How one teacher is using the Schlesinger collections to personalize American history
Every day, the first five minutes of Marlin Kann’s class at Cambridge Rindge and Latin School are devoted to journaling. That may not seem particularly unorthodox—until you consider that he teaches the school’s Advanced Placement US history course.
The journaling exercise is one of the many ideas that took shape during the six weeks that Kann spent in the Pforzheimer Reading Room this past summer, after winning a Research Support Grant from the Schlesinger Library for a project to rethink the canon of US history document readers. “From my perspective, sometimes these document readers reinforce that history is of a certain group: of the elite, of white men,” he says. “I wanted to swap it out for stuff that was more equitable in its representation of who takes part in history.”
Once he started going through the sources, however, Kann had an epiphany: choosing new, more representative readers would simply be leading his students in his own chosen direction, which posed a new problem. “I was also not doing service to the documents themselves or to the people who created them—to these agents of history,” he says. He had to shift his focus.
As Kann looked around the reading room, he saw professional historians doing their own research—and, he says, “it looked a lot different from what happens inside a history classroom.”
Kann decided to connect his students with history through the photo albums, cartoons, magazines, letters, and journals found in the archives, each more powerful than the last. The prisoners of war whose private accounts made their way into the library’s collections didn’t think of themselves as making history, but their writings are an invaluable resource to researchers today. He sees his own students’ journals—which he does not read—as a potential resource for historians of the future. He wants the students to recognize that they’re making history every day. “It’s important for students to see that,” says Kann. “It gives them more agency to know that they’re not just microbes in this world, to know that their lives matter.”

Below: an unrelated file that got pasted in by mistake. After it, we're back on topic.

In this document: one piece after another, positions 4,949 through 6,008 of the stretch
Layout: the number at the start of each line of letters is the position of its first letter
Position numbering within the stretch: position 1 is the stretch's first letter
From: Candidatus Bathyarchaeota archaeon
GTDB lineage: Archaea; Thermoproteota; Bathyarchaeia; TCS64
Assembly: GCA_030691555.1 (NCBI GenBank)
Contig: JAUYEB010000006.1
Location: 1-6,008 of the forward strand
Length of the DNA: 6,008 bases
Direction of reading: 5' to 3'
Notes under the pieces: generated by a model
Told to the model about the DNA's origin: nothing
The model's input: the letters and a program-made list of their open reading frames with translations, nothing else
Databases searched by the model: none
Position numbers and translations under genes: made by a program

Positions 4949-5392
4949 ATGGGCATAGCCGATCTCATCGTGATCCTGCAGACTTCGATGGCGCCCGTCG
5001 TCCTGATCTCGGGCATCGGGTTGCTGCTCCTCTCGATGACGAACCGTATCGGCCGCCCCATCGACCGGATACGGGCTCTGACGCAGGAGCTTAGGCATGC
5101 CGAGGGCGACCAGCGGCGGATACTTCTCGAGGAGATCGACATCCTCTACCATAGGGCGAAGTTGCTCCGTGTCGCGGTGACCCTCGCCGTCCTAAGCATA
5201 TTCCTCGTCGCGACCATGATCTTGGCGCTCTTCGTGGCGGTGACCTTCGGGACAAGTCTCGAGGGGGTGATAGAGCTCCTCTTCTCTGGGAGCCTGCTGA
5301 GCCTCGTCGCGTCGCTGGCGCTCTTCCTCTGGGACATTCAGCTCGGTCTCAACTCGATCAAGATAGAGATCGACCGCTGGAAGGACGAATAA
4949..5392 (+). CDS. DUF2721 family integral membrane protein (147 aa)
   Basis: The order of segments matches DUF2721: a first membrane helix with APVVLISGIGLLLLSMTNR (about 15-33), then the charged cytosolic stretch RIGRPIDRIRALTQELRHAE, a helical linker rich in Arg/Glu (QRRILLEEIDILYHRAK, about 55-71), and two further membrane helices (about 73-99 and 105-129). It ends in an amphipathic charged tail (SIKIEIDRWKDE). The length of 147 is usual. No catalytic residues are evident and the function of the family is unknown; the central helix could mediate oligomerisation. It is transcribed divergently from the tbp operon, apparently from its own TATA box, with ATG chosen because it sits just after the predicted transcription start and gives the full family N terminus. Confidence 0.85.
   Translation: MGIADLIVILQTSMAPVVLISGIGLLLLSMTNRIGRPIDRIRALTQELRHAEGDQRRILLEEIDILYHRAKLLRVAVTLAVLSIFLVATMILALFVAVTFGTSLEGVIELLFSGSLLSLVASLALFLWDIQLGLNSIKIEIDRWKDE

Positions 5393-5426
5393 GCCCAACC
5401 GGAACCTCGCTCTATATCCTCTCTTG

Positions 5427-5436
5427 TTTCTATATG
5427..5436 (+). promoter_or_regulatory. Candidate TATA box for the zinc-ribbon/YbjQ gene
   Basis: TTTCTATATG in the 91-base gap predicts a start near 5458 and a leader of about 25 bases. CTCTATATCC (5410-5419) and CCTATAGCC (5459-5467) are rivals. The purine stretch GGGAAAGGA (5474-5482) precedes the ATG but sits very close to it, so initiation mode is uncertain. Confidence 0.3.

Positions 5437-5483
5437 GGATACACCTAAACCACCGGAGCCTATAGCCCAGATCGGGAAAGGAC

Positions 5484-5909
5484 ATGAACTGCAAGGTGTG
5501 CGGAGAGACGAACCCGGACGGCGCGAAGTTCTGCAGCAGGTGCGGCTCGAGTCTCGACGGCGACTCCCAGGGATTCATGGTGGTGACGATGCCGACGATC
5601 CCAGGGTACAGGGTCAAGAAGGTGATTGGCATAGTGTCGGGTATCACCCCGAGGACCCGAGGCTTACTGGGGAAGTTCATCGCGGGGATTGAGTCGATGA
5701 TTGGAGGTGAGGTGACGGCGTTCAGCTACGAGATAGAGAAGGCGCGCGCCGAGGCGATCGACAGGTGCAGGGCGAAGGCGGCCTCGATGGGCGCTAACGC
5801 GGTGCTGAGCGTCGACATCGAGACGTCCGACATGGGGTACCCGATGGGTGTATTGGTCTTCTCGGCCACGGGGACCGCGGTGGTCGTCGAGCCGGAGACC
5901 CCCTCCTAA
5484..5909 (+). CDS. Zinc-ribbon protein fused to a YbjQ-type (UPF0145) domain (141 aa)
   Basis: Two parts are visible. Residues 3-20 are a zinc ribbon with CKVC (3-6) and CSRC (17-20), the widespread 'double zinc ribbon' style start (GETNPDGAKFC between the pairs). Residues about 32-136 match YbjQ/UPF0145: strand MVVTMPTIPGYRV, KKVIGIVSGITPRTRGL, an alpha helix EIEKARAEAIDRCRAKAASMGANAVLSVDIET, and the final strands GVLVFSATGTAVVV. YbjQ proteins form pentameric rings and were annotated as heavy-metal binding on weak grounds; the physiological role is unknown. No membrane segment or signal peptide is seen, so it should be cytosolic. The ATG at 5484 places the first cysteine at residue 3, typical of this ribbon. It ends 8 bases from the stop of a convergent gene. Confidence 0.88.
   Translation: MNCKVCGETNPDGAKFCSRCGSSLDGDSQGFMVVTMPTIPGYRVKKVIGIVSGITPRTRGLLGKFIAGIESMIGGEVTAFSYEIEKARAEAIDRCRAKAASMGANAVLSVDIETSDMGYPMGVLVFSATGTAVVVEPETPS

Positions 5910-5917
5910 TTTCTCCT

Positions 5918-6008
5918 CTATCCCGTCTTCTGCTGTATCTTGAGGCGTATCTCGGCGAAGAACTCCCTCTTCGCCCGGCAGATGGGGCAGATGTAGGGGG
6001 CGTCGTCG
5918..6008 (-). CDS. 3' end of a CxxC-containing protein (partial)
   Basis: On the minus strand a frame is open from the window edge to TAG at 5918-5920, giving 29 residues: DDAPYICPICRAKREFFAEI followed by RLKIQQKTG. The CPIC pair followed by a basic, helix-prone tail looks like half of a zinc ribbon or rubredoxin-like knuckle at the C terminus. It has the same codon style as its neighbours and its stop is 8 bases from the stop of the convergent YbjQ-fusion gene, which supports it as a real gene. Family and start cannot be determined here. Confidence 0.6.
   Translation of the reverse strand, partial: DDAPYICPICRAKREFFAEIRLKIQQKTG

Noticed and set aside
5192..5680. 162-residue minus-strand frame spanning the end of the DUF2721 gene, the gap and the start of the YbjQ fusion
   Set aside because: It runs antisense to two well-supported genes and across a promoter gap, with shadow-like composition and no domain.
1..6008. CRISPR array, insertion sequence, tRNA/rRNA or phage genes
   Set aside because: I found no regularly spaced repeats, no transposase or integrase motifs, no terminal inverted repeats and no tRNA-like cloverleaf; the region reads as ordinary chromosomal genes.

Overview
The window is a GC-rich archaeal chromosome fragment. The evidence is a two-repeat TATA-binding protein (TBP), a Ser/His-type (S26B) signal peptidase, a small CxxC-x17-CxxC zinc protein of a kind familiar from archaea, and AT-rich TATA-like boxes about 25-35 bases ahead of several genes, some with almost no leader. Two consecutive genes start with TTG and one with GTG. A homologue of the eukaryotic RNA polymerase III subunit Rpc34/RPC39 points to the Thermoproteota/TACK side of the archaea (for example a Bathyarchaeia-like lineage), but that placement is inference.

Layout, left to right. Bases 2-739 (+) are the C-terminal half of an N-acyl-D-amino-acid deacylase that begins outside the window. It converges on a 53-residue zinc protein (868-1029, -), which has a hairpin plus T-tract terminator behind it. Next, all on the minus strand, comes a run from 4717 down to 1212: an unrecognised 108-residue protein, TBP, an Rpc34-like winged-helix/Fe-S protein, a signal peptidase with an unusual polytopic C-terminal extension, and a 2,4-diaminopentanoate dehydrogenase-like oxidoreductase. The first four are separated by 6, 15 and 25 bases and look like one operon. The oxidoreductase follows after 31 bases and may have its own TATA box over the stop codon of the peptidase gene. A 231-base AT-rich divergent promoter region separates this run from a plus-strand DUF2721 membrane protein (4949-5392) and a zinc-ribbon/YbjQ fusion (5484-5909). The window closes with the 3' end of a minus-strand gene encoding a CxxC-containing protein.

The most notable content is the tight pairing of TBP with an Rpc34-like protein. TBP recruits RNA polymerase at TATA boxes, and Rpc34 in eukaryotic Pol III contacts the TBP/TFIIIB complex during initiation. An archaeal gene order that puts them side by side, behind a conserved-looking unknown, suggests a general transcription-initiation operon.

After his weeks in the Schlesinger, Kann—who earned a master’s in history from Florida International University—created the Schlesinger Miniature Archive, which allows students to explore history in a manner that more accurately represents how historians do their work. He began by thinking about time periods in American history and themes evident during those times; then he identified historical examples that would allow the students to relate to those themes. He scanned hundreds of illustrative documents from the library’s collections—all of which are available to his students through Google Classroom. “They can experience an abbreviated version of what it’s like to sit in the reading room and do history,” he says.
Kann’s mini-archive is minimally processed, he says, but it’s still curated. As he built it, he selected items that from his perspective provide “the most potent representation of themes, trends, or human agency.” He strove to strike a balance between a sense of grand scale and the personal high stakes of history, all while promoting skill-based learning goals. “One of the skills I’m working on developing is how to extract and apply material,” says Kann. “It’s exciting to just let them explore the archive—it doesn’t matter where they go with it, because it’s all real and relevant to what we’re talking about in class.”